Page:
This past weekend, I couldn’t make it to the Saturday games so I monitored the game progress on Game Changer. Many teams use Game Changer to score the games, both to allow fans like me to “watch” the game remotely and also to store team statistics.
After stepping away from my phone for a few moments, when I checked again, my screen showed that one of the players had moved to the second base on “defensive indifference”.
And that made me laugh out loud. My first thought, embarrassingly enough, was the trailer for the upcoming Emoji movie, featuring the story of Meh.
Once the games were over and we sat down to dinner, I checked with Coach Dad, #12, and #28, and this term was a bit of a mystery. We came up with our own definitions, all of which turned out to be wrong.
Defensive indifference is a term used by the official scorekeeper to indicate a situation where a runner advances a base when a pitch is delivered and the defensive team makes no attempt to stop that movement. This base movement is not recorded as a stolen base.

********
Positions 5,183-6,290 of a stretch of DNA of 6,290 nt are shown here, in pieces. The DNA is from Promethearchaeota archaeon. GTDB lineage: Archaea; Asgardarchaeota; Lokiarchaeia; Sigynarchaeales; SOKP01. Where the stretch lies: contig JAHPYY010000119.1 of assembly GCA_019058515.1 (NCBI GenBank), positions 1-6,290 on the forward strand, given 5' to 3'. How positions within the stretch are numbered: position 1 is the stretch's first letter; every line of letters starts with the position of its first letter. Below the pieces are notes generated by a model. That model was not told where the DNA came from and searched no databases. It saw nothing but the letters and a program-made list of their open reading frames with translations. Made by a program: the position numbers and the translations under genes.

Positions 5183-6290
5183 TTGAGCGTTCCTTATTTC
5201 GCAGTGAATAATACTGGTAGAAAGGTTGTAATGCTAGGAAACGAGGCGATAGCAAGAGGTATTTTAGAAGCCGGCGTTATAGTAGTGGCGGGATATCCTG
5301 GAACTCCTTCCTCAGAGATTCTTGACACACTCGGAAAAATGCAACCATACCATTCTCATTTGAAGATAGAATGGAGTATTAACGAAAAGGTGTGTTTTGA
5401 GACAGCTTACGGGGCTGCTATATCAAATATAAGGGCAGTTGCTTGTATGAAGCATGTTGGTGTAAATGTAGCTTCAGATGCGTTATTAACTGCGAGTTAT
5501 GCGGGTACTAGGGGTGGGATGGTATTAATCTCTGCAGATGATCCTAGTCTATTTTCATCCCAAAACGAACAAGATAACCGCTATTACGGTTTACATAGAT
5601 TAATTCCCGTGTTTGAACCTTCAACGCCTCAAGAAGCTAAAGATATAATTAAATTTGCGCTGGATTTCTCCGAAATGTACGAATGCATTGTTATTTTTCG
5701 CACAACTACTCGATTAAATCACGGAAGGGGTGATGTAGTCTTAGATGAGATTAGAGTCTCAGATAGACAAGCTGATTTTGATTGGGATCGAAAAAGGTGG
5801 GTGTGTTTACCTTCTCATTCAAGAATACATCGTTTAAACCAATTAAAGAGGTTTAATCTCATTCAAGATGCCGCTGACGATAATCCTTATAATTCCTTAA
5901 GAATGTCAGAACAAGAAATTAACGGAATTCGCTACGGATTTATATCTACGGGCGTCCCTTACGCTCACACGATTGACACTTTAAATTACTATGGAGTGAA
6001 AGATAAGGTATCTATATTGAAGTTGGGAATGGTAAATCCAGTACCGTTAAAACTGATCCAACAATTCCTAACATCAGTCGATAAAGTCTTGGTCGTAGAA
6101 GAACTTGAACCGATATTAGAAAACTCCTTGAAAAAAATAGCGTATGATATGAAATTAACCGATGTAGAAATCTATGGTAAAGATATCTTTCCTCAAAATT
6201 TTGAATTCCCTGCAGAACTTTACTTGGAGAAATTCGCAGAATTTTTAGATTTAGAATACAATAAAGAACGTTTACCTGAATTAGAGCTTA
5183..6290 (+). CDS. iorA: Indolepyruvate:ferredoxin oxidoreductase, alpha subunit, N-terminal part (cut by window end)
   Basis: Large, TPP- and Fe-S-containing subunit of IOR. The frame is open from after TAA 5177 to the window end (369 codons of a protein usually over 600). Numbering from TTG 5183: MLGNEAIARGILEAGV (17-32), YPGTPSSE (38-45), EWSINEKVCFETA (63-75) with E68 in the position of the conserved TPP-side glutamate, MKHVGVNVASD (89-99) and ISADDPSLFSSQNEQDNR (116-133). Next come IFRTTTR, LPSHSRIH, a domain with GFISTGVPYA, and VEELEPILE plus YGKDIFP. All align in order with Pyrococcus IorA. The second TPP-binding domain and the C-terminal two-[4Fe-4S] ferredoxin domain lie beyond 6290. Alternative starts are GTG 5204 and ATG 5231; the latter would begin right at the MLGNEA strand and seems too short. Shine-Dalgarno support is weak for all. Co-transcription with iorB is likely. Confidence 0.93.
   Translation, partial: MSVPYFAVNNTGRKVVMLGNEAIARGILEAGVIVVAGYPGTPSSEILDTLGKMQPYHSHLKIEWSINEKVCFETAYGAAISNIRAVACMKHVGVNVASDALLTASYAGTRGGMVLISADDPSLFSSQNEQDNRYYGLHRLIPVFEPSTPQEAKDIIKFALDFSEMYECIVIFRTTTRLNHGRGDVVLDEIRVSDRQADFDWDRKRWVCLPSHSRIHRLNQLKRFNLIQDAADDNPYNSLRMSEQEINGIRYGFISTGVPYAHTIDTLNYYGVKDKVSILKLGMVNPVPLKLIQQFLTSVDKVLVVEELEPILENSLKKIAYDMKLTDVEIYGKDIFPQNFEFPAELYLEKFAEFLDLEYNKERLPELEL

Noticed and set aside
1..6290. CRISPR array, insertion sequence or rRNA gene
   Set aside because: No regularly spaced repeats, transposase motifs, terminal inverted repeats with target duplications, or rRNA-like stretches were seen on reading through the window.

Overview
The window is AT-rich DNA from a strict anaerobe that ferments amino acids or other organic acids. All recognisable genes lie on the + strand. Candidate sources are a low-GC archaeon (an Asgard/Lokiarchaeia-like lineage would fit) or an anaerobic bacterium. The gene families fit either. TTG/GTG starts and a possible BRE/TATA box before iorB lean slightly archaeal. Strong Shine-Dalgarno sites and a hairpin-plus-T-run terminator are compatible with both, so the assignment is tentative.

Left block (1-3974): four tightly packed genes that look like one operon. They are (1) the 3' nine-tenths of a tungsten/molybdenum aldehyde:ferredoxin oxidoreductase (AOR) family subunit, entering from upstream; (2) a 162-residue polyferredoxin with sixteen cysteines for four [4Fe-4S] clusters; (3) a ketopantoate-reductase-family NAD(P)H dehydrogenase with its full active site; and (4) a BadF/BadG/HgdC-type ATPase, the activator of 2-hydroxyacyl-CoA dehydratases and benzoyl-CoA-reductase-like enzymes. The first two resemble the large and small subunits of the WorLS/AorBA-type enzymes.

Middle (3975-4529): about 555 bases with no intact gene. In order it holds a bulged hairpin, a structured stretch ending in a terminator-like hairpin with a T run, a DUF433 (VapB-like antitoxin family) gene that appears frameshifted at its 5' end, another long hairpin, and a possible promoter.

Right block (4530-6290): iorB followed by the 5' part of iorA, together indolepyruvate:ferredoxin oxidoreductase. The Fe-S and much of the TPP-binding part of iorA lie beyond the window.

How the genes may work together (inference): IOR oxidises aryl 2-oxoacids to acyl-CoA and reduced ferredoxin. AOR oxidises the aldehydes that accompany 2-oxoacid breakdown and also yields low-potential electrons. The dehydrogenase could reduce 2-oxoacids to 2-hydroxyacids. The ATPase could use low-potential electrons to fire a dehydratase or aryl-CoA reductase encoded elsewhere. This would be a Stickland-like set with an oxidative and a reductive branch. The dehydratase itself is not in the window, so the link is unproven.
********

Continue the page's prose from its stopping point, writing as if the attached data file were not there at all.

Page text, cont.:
Common reasons that a defensive team may not try to stop a runner moving from first base to second include:
- Defensive team has a significant lead over the batting team
- There is a runner on third base and the defense doesn’t want to risk a run by making a throw to second base
The declaration of defensive indifference or stolen base is at the discretion of the official scorekeeper. If you’d like the official scoring guidance from MLB, start reading at rule 9.07 in the Official Rules.